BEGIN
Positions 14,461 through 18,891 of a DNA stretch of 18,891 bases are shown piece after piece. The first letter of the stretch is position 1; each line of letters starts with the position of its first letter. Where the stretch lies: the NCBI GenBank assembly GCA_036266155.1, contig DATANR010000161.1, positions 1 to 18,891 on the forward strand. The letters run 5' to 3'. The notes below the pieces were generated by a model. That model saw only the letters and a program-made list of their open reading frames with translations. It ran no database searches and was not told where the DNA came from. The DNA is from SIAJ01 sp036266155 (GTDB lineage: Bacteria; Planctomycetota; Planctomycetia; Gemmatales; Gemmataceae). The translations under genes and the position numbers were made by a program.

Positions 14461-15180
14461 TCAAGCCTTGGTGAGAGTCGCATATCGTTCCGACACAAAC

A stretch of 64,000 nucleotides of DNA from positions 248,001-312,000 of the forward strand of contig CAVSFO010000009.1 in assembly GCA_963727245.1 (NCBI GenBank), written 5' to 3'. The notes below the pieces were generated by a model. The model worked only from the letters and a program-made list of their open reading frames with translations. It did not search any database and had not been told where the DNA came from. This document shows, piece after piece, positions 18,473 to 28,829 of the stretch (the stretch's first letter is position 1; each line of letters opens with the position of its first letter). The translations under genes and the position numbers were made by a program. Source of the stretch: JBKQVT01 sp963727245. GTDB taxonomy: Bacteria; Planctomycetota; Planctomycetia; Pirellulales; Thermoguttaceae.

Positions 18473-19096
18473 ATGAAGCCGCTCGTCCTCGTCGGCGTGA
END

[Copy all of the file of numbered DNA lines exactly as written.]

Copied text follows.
Positions 14,461 through 18,891 of a DNA stretch of 18,891 bases are shown piece after piece. The first letter of the stretch is position 1; each line of letters starts with the position of its first letter. Where the stretch lies: the NCBI GenBank assembly GCA_036266155.1, contig DATANR010000161.1, positions 1 to 18,891 on the forward strand. The letters run 5' to 3'. The notes below the pieces were generated by a model. That model saw only the letters and a program-made list of their open reading frames with translations. It ran no database searches and was not told where the DNA came from. The DNA is from SIAJ01 sp036266155 (GTDB lineage: Bacteria; Planctomycetota; Planctomycetia; Gemmatales; Gemmataceae). The translations under genes and the position numbers were made by a program.

Positions 14461-15180
14461 TCAAGCCTTGGTGAGAGTCGCATATCGTTCCGACACAAAC

A stretch of 64,000 nucleotides of DNA from positions 248,001-312,000 of the forward strand of contig CAVSFO010000009.1 in assembly GCA_963727245.1 (NCBI GenBank), written 5' to 3'. The notes below the pieces were generated by a model. The model worked only from the letters and a program-made list of their open reading frames with translations. It did not search any database and had not been told where the DNA came from. This document shows, piece after piece, positions 18,473 to 28,829 of the stretch (the stretch's first letter is position 1; each line of letters opens with the position of its first letter). The translations under genes and the position numbers were made by a program. Source of the stretch: JBKQVT01 sp963727245. GTDB taxonomy: Bacteria; Planctomycetota; Planctomycetia; Pirellulales; Thermoguttaceae.

Positions 18473-19096
18473 ATGAAGCCGCTCGTCCTCGTCGGCGTGA